The "100 Day Challenge" --
A Success Story About Exercise and Smarter Eating
Written by Rik Littlefield, May 5, 2016
For more info, email me at email@example.com .
Background and Summary
The "100 Day Challenge" is a 14-week program of exercise and nutrition designed to help people improve their health. It's developed and offered by the Columbia Basin Racquet Club (CBRC), near where I live in Richland, WA. I have been a member of CBRC for decades, but had never done any of their group programs.
I signed up for the 100 Day Challenge (Jan 22 - Apr 30, 2016) as what I thought would be a convenient way of taking off a few pounds and getting back in shape after some stressful times in recent months.
However, the results went far beyond what I was expecting. Turns out, I'm now 5 pounds lighter and noticeably stronger than I've been since I was 14 years old -- and I'm now 64. According to Bod Pod measurements, I started the 100 Day Challenge at 168 pounds with 22.2% body fat, and finished it at 144 pounds with 4.2% body fat. To be honest I think the Bod Pod gave me too much credit on that last number, but I do have to admit that the mirror now shows muscles like I certainly never expected to see on my own body. Apparently 64 is younger than I'd been led to believe!
Anyway, and most important, this feels like it's going to be a permanent change. No doubt it's a case of "when the student is ready, the teachers will appear", but over the course of the Challenge, I've come to a whole new understanding about food, physical activity, and my relationship to those things.
Regarding food, an important part of what I've learned can be boiled down to just three basic ideas:
· Set a solid target
· Act OCD -- measure everything
· Optimize for pleasure -- maximum "hedons per calorie" -- while still meeting the target
I'm writing this web page mostly so that I can record information for my own use later.
But with luck, perhaps some of it will be helpful to other people also. If so, I will be pleased.
With that said...
Here is a summary of my results from beginning to end of the Challenge:
These results have caused a lot of very surprised expressions when I've shared them with other people.
The results are far better than anything I expected, and yet I found the process to be shockingly pleasant, despite that I ended up running about 900 calories per day deficit throughout the challenge.
No surprise, I lost a lot of fat. Expected, but nice to see, that happened while also getting more muscle. (The Bod Pod probably gave me a little too much credit on the split between fat loss and lean gain. But there's no doubt about the 24 pounds of overall weight loss and 25% average improvement in repetitions to exhaustion at same resistance.)
Big surprise, I've not suffered any sense of deprivation in doing this. Fact is, I'm quite enjoying the meal plan that I've been on. As I write this, I'm working on increasing my calorie input in order to stabilize at a safe amount of fat. But I have no urge and no intentions to go back to my previous diet. This old boy has learned some new tricks!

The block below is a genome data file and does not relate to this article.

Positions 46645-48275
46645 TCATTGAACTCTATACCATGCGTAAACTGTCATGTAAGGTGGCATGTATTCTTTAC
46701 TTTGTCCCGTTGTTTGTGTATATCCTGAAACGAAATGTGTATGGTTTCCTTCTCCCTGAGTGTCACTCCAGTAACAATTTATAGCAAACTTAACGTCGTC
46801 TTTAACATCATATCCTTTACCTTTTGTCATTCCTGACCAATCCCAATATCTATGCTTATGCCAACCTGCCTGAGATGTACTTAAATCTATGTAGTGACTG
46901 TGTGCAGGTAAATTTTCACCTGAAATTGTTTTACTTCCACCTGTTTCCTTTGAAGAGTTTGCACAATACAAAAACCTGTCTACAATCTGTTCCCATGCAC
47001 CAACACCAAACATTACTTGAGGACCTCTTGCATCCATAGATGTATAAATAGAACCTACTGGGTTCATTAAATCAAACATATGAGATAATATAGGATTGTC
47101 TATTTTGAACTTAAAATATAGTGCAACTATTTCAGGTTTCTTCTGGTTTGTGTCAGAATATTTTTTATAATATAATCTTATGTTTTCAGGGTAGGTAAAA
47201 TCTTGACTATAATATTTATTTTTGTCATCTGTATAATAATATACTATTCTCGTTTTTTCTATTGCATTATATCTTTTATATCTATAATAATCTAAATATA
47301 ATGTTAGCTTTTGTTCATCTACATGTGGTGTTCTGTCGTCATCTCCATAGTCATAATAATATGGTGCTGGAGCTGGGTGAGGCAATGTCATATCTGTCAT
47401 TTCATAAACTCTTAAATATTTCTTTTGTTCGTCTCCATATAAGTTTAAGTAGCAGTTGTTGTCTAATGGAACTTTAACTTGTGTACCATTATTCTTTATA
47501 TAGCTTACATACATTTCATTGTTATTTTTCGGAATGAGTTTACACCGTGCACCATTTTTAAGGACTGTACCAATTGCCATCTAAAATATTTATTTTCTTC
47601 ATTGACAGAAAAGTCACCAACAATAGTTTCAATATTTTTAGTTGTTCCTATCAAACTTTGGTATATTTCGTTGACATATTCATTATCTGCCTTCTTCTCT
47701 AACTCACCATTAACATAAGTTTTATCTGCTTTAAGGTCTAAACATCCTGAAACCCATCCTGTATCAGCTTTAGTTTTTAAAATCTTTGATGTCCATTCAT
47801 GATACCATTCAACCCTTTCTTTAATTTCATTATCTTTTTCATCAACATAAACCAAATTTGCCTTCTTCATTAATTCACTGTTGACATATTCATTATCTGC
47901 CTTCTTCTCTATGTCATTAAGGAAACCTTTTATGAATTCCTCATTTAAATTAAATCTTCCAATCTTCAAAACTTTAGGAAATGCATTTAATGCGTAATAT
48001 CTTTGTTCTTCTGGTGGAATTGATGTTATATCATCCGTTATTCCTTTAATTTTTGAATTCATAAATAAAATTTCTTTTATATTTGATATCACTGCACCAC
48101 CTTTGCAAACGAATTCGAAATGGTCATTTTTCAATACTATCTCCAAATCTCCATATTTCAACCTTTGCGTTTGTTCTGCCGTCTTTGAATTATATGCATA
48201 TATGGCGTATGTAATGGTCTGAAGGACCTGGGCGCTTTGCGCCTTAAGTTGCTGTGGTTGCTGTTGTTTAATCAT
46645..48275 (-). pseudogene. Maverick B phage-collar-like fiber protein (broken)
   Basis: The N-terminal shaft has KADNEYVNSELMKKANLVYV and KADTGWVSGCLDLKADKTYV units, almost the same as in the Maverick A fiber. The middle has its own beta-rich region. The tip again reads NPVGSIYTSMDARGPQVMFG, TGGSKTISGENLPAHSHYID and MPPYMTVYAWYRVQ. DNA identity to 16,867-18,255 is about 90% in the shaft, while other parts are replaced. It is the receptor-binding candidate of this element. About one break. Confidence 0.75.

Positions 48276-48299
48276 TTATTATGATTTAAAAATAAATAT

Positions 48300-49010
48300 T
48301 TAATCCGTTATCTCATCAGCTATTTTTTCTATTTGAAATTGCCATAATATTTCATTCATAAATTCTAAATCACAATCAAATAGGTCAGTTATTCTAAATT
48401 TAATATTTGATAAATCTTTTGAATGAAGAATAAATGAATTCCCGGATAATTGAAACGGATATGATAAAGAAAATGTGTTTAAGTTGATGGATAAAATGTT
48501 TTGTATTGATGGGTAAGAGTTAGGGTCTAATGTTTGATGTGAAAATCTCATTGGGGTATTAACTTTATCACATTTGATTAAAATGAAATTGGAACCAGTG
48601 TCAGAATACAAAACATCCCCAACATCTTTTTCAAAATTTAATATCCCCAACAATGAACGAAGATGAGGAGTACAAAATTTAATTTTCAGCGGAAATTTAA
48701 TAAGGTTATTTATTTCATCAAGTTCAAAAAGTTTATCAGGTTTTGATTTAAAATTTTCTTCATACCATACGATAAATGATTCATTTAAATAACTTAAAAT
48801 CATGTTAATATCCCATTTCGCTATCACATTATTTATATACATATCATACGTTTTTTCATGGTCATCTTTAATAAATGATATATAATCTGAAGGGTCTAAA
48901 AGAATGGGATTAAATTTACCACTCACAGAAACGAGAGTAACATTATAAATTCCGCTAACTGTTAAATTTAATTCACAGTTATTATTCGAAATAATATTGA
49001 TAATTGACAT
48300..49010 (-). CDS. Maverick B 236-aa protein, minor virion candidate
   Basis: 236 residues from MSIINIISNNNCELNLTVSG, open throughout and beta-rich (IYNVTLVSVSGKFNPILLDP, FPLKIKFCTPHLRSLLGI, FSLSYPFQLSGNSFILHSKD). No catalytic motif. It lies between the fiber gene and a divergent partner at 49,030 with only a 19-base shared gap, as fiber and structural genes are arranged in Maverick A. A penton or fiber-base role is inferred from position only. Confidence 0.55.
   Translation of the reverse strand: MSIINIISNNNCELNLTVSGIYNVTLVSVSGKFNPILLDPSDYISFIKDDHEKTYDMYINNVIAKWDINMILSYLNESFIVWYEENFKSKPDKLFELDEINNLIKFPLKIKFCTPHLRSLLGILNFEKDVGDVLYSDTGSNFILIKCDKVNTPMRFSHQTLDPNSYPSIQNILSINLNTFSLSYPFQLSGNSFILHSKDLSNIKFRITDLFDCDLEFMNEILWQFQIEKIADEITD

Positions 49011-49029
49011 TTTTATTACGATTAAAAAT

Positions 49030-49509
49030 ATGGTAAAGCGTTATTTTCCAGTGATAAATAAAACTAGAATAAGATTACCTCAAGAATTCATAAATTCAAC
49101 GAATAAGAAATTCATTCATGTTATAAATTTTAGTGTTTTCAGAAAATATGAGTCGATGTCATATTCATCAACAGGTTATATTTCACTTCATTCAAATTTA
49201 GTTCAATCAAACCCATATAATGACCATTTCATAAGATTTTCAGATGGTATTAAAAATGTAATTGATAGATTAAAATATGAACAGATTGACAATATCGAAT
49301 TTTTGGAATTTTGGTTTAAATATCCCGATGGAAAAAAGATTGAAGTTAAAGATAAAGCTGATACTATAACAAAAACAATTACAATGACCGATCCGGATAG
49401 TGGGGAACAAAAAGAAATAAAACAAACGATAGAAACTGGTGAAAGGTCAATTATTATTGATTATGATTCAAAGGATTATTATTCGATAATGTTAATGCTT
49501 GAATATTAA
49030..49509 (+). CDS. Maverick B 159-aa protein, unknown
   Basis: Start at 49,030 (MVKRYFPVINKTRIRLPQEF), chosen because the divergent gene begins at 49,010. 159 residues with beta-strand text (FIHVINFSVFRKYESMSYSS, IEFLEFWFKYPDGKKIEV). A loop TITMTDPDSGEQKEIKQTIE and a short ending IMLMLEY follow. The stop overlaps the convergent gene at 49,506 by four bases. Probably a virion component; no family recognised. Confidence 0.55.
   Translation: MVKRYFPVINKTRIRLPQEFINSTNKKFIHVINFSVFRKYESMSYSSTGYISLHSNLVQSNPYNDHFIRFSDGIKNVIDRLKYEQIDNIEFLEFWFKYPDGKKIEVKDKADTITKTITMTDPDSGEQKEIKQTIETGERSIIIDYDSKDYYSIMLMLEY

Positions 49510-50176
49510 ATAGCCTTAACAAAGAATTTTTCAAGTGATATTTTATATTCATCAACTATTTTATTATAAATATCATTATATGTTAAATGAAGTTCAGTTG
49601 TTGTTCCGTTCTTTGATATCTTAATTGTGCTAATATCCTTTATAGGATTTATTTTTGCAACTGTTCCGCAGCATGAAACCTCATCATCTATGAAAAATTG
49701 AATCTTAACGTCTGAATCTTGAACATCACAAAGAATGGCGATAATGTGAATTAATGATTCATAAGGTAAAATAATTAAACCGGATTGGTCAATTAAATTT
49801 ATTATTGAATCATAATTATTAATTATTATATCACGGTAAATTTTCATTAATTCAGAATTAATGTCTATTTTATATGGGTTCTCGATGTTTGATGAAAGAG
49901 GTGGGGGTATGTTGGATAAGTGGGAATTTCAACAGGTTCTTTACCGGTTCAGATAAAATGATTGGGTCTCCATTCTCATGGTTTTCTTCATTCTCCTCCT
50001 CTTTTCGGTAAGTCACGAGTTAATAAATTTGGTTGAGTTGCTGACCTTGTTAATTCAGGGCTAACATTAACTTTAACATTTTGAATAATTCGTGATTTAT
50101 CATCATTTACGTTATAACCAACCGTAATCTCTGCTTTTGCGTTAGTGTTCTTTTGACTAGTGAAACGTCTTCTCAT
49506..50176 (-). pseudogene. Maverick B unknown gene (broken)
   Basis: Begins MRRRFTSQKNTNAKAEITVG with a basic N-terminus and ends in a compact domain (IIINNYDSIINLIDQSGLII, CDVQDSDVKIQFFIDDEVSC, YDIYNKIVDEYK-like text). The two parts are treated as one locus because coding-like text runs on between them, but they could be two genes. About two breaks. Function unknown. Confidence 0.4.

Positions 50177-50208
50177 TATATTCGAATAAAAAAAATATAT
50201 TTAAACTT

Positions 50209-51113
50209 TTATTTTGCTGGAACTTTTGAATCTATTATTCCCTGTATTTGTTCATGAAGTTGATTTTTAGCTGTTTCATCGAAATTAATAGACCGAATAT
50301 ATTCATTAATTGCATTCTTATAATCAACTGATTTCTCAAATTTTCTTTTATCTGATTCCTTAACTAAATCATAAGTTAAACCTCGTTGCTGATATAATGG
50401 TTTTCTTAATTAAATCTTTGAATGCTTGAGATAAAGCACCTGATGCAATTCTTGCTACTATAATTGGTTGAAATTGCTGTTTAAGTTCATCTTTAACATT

So, what are the tricks behind this unexpected success? As it turns out, there are only three of them.
1. Set a solid target
The initial Bod Pod exam said that my RMR was 1597 calories per day. The nutritionist suggested 1800 calories, and certainly nothing below the RMR. So I just locked in 1600 calories per day, figuring that if my body complained too much, I could bump up the allocation as needed. Turns out, it never complained enough to care about, so I just left the allocation at 1600 per day.
2. Act OCD -- measure everything (estimates are not good)
At the beginning I estimated and then measured a few things. It quickly became apparent that my ability to estimate portion sizes and calorie density basically sucked. So I gave up that approach, and just started measuring everything. For most of the Challenge, pretty much everything that went into my mouth went onto a gram scale first. I've learned a huge amount from that attention to detail, most notably a much improved feel for stuff I like to eat, that doesn't have a lot of calories.
Armed with that information, I did one more key thing:
3. Optimize for pleasure! (while meeting the target...)
Of course the target was a little more complicated than just 1600 calories per day. I also wanted to be sure I was getting enough protein to support muscle development, enough fiber to keep me regular, enough veggies to do whatever veggies do, and so on. I did some thrashing around for a few weeks using pick-and-choose from stuff that I already knew I liked to eat, but that was less than fully successful. Then I had the bright idea to get aggressive about modifying recipes and combinations so as to throw out or cut down ingredients that were contributing lots of calories but not lots of satisfaction. That worked out quite well, as discussed below.
Example: only 400 calories, almost 1 pound of food
Components (see recipes below):
1 Braised Chicken Thigh
1 cup Light Pickled Veggies
1/3 cup Pumpkin & Rolled Oats "Cookie Dough"
1/2 cup Dannon Oikos greek yogurt, plain nonfat (Triple-Zero), topped with raspberries
Nutritionally, this plate includes about 3 standard servings of vegetables and 1.5 servings of protein, with carbs and a bit of oil to fill out the budget. And it's hard to complain about antioxidants and so on -- lots of color to go around.
Perceptually, it's all stuff that I really enjoy eating -- crunchy veggies (with added flavor), tasty moist chicken, and what feels like two deserts!
It turns out that, for me, "hedons per calorie" are mostly driven by taste, not texture. (The "hedon" is a semi-joking unit of pleasure.) As a result, it's been simple for me to swap out dry foods that are heavy in calories (typically 4-5 calories per gram) and replace them with moist foods that are much lighter (averaging about 1 calorie per gram).